Education Newsletter #1: The College Cost Reduction Act

Imagine working extra shifts and making sacrifices to pay off your student loans, only to get stuck with the bill for someone else’s college education—even if they didn’t graduate.

FOX Business: Biden's new student loan forgiveness plan would cost an extra $84 billion: reportThat’s exactly what President Joe Biden has done to American taxpayers. Defying the Constitution, Congress, and the courts, this administration has “forgiven” $160 billion in student loans – and counting. This political ploy not only raises the projected federal budget deficit by 27%, but it is also estimated to cost $475 billion over the 10-year budget window and largely bails out expensive degrees for the top 60% of earners. More than 60% of Americans do not have a college degree, and only 13% of taxpayers have student loan debt.

Student loan relief contributing to 27% jump in projected federal budget deficit

Attending college is expensive, but throwing money at a problem is not leadership.

Here’s the reality:

  • The cost of postsecondary education is exploding, and families aren’t told the truth about how much a program will cost.
  • Worse, millions of students ultimately either make less money than their program costs or lose money for enrolling.
  • Federal spending on postsecondary education is massive and growing, while the problems that plague it are compounding.

Despite over a trillion dollars in proposed “fixes,” students today are expected to borrow more than ever and default at greater rates than students who were borrowing at the peak of the pandemic in 2021.

U.S. News & World Report: One Culprit in Rising College Costs: Administrative Expenses

Instead of using the cash President Biden has thrown at colleges and universities to improve their education product or lower costs for students, our universities are simply paying themselves more through ever-growing administrative positions for everything from ESG to DEI.

Instruction vs. Administrative Support as Percentage of College Spending (Public 4-Year Schools)

Let’s dive into the solution: The College Cost Reduction Act.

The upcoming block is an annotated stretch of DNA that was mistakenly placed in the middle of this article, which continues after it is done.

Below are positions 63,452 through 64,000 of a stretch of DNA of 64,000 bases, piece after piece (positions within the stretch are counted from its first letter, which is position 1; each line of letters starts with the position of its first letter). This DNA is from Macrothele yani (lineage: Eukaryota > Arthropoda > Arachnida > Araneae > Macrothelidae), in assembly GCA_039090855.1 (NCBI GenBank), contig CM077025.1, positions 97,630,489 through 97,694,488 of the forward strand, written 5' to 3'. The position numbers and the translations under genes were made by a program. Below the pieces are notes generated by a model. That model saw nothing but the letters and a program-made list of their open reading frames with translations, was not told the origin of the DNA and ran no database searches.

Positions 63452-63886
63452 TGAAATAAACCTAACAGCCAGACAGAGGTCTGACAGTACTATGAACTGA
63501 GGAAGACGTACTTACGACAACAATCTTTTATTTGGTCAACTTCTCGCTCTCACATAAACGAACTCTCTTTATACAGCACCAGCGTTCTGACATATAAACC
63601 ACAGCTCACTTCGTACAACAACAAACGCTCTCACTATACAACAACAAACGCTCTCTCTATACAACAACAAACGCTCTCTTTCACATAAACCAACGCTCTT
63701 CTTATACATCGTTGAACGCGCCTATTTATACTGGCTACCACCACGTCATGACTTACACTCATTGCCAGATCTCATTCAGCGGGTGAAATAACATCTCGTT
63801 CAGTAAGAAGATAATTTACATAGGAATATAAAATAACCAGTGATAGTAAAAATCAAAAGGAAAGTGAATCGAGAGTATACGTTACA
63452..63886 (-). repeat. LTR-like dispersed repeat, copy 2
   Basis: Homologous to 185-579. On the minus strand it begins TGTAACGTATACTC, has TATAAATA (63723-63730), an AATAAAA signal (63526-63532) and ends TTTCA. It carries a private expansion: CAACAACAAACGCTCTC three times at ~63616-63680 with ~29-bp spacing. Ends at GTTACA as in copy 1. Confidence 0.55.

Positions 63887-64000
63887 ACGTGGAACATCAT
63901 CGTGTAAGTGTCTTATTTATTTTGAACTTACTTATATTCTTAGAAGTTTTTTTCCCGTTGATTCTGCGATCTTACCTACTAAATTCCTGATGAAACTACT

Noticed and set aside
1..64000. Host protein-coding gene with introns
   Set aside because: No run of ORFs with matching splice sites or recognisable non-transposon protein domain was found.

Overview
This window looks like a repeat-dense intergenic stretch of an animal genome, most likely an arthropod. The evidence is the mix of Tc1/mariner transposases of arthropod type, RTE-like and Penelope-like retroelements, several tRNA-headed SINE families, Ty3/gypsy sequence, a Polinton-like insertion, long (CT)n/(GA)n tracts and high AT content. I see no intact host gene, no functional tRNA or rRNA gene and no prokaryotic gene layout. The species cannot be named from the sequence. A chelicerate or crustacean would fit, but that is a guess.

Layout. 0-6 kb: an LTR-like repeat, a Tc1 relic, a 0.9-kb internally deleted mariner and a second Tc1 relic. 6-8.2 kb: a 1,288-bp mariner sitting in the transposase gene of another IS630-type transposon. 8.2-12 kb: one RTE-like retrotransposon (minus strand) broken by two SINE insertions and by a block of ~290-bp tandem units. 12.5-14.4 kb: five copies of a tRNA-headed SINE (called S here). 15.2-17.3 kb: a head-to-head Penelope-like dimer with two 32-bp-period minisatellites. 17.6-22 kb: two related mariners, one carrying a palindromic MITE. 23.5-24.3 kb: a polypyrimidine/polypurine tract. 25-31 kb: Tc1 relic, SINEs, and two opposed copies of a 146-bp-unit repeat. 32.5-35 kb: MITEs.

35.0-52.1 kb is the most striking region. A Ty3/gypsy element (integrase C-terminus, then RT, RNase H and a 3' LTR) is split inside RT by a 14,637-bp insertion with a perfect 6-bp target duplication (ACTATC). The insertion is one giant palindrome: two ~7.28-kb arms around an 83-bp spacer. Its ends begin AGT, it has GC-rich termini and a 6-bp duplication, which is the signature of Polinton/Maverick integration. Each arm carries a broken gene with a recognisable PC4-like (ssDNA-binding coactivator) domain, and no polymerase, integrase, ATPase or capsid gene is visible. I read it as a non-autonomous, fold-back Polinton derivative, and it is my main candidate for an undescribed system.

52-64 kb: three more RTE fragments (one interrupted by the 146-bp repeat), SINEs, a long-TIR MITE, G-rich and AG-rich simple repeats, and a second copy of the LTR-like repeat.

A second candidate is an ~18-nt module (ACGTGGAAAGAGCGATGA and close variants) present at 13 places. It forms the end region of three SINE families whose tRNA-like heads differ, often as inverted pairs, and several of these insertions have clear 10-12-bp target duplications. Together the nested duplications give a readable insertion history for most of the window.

The College Costs Reduction Act: - Better access to more affordable education - Accountability for student outcomes and success Transparency to help students and families find affordable options and financial aid

Rather than transferring student loan debt onto American taxpayers and exacerbating the problems of inflated college costs and low-value degrees, the College Cost Reduction Act is a real solution that saves taxpayers $185 billion while focusing on outcomes and accountability from our universities.

Access and Affordability: Simplifies and strengthens the broken student loan program.

Accountability for Student Success: Colleges should have a stake in their students’ success and be responsible for reimbursing taxpayers for a portion of their losses if students don’t see a financial value from enrolling in an institution and can’t repay.

Transparency: Ensures students and families have clear, accessible, and accurate information about college expenses and return on investment by requiring standardized financial aid offers for students and improving college shopping tools like the College Scorecard.

The College Cost Reduction Act will not only lower college costs for students and families but also for taxpayers. According to the Congressional Budget Office, the reforms made by the CCRA will reduce direct spending by hundreds of billions of dollars over the next decade.

Stay tuned – we’ll keep you updated on the latest education news out of Washington.